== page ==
Family ties seem to be rare in fantasy novels. What is the role of family in The Golden Compass? How does the family function add to or take away from the story?

In The Golden Compass, Lyra's dysfunctional relationships with her mother and father contrast with her fierce loyalty to Jordan College and the Gyptians, which fulfil the functions of families. The author consistently depicts blood ties as being less important than personal loyalty.

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The protagonists of fantasy novels are often orphans or children who are left without much supervision by absentee families. In The Golden Compass, Lyra Belacqua is not, in fact, an orphan, but she believes herself to be one. Her true family is Jordan College, Oxford, of which she is a proud, though rebellious, member. It is no accident that an academic institution to which one belongs is often called an alma mater, a "kindly mother" or "nursing mother." Jordan College provides Lyra with a sense of community and stability during the long absences of her father (whom she initially believes to be her uncle), Lord Asriel.

Lord Asriel is a heroic figure, but is too preoccupied with concerns of cosmic importance to be a good father. Mrs. Coulter initially fascinates Lyra, but could scarcely be less maternal, and her life's work involves separating children from their families and their daemons. Many of these are children of the Gyptians, and it is with them that Lyra finds another surrogate family after leaving Jordan College. Although the Gyptians are fiercely protective of their children, journeying to the Arctic in search of them, they extend the same protection to Lyra. The relationships which Lyra forms with various groups and characters, therefore, contrast with her dysfunctional family ties to show that personal loyalty is more important than any blood relationships.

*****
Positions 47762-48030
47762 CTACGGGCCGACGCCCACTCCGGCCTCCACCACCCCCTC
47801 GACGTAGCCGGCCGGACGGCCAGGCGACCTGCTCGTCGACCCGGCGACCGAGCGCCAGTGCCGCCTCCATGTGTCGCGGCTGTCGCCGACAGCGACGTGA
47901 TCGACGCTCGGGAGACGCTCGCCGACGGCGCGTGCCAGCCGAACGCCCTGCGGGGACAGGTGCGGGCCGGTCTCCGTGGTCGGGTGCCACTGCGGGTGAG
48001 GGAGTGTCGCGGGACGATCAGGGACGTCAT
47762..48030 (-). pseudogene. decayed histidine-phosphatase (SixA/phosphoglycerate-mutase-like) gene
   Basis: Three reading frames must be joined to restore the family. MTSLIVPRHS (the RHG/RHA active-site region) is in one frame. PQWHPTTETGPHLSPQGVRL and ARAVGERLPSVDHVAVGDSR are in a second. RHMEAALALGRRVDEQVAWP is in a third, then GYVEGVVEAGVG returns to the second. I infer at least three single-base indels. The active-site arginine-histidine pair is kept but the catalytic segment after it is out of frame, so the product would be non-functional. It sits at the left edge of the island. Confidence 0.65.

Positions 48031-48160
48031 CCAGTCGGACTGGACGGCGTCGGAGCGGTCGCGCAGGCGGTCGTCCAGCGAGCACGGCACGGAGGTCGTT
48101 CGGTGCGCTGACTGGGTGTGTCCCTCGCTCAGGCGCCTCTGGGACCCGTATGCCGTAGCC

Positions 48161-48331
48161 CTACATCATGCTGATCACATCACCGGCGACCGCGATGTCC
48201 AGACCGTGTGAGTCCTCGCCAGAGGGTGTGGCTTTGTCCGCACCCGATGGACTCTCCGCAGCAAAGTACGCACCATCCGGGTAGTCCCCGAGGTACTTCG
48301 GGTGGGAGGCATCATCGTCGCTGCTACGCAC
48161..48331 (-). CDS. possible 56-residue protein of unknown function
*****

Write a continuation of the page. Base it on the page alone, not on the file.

Last Updated by eNotes Editorial on December 7, 2020
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